Last week I used an image that had been shorn of attribution by the time I found it, and wanted to find a way to credit the right person. Lars Plougmann, a long-standing reader of this blog, found the source using a tool called Tineye.
Tineye calls itself a reverse image search engine, and is a pretty good service at the beta stage. There have been so many occasions where I had found the image I wanted, but not at the right resolution. Tineye appears to solve this; at worst, it tells you that the resolution you have is the best you’re going to get, so you don’t waste time looking.
I thought it was worth sharing. Not surprisingly, I went off on a tangent while using it, thinking about how similar techniques could be made to exist for audio and video files, and the kind of uses they could be put to.
6 thoughts on “Thinking about reverse search”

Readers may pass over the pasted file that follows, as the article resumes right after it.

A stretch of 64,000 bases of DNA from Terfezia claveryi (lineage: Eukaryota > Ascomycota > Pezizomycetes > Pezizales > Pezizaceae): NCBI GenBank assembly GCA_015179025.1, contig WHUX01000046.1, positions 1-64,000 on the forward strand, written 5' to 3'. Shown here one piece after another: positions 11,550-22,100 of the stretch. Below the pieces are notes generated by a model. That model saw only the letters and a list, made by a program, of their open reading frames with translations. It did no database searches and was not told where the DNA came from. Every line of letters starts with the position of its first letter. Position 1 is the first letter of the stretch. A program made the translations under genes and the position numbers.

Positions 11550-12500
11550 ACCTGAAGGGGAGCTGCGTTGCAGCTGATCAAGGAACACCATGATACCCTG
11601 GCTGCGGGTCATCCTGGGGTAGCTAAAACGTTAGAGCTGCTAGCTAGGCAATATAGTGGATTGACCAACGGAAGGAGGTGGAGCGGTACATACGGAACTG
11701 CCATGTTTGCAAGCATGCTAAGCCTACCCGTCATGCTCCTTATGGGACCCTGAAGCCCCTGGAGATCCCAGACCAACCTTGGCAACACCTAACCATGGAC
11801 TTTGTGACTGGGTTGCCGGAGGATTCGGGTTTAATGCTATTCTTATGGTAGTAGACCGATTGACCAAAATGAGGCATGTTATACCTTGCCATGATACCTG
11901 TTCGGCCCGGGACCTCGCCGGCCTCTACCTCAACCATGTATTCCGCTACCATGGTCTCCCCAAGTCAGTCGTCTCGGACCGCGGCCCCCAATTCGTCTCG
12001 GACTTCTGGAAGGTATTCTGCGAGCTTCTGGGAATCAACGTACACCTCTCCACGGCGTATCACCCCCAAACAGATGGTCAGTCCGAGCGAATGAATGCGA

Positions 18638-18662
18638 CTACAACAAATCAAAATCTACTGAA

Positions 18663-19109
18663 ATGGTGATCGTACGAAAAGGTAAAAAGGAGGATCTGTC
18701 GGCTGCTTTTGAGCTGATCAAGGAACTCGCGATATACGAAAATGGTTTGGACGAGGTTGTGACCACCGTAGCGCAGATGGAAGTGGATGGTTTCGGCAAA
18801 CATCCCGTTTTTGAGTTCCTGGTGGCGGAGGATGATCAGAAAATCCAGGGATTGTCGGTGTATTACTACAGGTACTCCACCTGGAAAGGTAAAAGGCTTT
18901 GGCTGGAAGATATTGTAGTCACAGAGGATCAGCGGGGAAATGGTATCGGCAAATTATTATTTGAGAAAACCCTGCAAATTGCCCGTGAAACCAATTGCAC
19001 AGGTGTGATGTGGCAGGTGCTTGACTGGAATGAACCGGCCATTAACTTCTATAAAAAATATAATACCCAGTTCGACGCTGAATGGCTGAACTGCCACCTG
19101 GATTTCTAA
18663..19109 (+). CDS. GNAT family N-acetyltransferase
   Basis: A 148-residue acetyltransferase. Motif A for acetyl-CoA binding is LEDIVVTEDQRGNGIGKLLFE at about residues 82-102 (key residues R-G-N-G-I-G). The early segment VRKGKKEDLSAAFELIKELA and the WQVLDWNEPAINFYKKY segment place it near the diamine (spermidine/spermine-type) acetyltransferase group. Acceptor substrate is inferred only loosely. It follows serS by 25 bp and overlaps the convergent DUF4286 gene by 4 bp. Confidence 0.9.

Services like Shazam offer similar functionality for music – play a snippet of a track and get the full details.
TinEye is based in Toronto and run by two of the nicest and most sincere people you could meet. I love the tool and have the Firefox plugin installed, which makes it really easy to use.
James, I’ve been a Shazam user for a long time. I hear very good things about their iPhone app, but I haven’t tried that yet.
Jevon, if you do meet the people behind TinEye, do thank them for me. Great service.
I think that there is Reverse Search, but I think that we should look also for new ways to search, changing some criteria. The same company has this product that lets you search images by color.
I use it during my design processes and I love it.
They’re probably the most advanced of that batch of apps, using visual fingerprinting techniques to recognised instances of a specific image.
Another notable example is SnapTell, who have an IPhone app you can use to recognise book, album, and film covers.
I expect big things in this field over the next couple of years, but then that’s the field I’m working in so I’m biased :)
Edoardo, I agree. As we learn more about the the digital landscape, we will find better tools and better ways, new tools and new ways.
Richard, besides SnapTell, I also like some of the barcode tools coming out.